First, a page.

now caught between its friendly relations with the Caucasian state, and
its fear that continued sale of weapons will spark Russian retribution
in the form of increased arms sales to Iran and Syria.
Under the pressure of Russian
threats, Israel’s Foreign Ministry recommended suspending the sale of
all weapons and defence-related equipment to Georgia. New contracts were
not approved and arms sales were scaled back. Georgia’s request for 200
advanced Israeli-made Merkava tanks was turned down.
Aug 10. In a “sharp warning” to
Israel, Russia bombed a Georgian military plant near Tbilisi, in which
Israeli experts were upgrading SU-25 jet fighters for the Georgian
military. A fighter jet bombed runways inside the plant.
UKRAINE’S WARNING TO
Aug 10. Ukraine warned Russia it
could bar Russian navy ships from returning to their base in the Crimea
because of their deployment on Georgia’s coast. (The Crimea is the
peninsula of South Ukraine, extending into Black Sea.)
The statement reflected a strong
Ukrainian support for Georgia and is certain to anger Moscow, further
straining Russian-Ukrainian relations.
A 1997 agreement between Russia
and Ukraine lets the Black Sea Fleet remain in Sevastopol up to 2017.
Ukrainian officials have said they want it out after that.
Both Ukraine and Georgia have
sought to free themselves of Russia’s influence, and to integrate into
the West and NATO.
Five allies of Georgia who were
former Soviet nations - Poland, Estonia, Lithuania, Latvia, and Ukraine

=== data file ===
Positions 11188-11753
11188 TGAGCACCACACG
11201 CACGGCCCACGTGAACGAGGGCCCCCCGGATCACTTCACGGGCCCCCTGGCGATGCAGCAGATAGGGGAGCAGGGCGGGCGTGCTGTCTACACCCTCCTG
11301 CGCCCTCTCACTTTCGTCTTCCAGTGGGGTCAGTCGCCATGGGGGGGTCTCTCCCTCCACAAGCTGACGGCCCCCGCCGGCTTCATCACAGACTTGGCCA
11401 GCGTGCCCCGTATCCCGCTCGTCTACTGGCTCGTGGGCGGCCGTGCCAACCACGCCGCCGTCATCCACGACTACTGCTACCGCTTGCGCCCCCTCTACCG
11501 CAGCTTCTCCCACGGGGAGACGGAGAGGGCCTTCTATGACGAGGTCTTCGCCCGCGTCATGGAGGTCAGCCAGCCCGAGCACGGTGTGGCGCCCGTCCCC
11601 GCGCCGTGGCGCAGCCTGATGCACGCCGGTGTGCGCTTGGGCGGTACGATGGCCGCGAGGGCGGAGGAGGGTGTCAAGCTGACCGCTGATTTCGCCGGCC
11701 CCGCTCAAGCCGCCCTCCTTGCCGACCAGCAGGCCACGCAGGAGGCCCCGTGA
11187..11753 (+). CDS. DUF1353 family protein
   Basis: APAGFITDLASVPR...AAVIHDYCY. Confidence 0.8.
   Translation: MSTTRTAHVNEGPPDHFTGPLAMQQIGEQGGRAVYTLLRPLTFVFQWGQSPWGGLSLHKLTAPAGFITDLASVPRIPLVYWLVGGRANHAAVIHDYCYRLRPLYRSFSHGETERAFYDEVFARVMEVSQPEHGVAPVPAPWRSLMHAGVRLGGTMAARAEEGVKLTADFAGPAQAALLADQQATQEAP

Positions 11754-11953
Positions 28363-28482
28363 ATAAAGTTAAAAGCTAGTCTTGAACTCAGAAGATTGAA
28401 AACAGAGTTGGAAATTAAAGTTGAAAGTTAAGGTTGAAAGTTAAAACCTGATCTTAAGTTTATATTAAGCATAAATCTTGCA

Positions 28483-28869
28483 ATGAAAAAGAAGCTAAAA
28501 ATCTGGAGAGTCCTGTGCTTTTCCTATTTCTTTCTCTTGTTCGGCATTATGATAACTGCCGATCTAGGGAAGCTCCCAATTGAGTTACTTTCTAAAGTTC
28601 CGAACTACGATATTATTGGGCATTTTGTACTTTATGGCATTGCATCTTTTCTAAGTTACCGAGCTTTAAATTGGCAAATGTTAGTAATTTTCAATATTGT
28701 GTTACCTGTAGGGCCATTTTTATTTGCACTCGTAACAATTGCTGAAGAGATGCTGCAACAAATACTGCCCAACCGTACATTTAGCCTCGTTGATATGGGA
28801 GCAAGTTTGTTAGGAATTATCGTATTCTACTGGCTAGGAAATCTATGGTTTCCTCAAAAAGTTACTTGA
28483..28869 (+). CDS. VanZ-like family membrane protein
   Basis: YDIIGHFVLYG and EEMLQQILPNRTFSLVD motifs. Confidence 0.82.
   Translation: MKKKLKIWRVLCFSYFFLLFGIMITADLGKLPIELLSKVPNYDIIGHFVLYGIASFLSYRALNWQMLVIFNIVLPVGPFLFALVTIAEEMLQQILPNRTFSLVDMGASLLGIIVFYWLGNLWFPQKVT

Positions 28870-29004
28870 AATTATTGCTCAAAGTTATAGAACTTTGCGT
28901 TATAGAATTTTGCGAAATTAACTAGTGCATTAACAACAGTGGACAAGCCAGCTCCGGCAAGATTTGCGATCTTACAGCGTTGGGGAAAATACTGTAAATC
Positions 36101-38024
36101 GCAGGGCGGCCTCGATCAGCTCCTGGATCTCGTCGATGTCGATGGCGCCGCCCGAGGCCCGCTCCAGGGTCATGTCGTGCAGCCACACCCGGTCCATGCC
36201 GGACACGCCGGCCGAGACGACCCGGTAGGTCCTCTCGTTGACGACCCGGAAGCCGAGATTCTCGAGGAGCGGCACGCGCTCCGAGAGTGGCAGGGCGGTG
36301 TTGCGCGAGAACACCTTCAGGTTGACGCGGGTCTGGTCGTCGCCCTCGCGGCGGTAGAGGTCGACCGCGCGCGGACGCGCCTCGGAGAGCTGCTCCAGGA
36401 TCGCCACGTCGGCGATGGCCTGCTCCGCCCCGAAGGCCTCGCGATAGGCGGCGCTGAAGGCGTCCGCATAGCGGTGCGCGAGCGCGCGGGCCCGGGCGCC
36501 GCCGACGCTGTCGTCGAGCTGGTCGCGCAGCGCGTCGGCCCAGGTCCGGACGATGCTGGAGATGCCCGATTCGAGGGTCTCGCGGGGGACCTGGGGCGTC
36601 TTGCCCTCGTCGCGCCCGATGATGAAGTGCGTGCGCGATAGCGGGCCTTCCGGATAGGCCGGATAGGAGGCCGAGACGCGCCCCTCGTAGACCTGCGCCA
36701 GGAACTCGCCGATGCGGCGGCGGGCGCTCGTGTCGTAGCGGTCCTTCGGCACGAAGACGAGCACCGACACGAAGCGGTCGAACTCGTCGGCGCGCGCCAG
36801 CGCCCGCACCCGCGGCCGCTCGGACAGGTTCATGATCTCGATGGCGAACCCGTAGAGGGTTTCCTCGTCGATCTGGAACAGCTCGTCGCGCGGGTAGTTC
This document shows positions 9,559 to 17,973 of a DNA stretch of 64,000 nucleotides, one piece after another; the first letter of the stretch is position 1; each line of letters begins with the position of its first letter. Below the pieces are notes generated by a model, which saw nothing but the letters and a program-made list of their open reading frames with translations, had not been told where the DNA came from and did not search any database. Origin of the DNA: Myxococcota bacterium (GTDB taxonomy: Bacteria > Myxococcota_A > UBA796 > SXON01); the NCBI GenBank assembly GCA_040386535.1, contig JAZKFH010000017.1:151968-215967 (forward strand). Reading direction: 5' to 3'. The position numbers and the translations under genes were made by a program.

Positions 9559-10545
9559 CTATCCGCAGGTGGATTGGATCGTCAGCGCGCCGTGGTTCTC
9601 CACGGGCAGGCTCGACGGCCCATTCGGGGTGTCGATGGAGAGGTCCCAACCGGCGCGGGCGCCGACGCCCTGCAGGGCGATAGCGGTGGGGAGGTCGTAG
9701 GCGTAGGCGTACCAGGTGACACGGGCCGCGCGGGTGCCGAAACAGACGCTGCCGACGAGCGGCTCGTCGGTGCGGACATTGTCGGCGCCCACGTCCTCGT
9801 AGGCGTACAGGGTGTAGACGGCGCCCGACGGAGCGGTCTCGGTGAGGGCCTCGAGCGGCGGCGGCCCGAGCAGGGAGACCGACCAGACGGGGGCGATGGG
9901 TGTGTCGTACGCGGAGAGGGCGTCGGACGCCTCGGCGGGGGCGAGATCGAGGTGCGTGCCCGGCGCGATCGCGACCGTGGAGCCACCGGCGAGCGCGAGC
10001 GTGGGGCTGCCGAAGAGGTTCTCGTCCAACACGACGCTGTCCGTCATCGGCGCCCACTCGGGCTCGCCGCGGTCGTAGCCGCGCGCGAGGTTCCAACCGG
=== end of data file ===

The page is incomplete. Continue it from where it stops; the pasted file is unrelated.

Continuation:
- appeared together with the Georgian President near the end of the
first week of the war.
THE EU & NATO’S
Although Georgia is an ally of the
West and Israel, and it is an applicant for NATO membership, in this
crisis, the EU and NATO were unwilling, or unable, to do much more to
help Georgia than to issue some warnings, and demand a ceasefire. They
were compelled to accept the fact that the northern bear was clawing
back an erring cub into its own domain, and that Russia was regaining
its former Soviet superpower status.
When the Russians targeted the
Caspian Sea pipeline and mined Georgia’s oil exporting facilities in
Poti, a Georgian port on the Black Sea, the EU “suddenly remembered it
had other things to do.” (Poti is one of Europe’s principle oil supply
When NATO realized that Russia had
no intention of backing down, it reminded the Georgians that NATO had
only committed to admitting them — they weren’t members yet. So NATO was
under no treaty obligation to come to Georgia’s defence.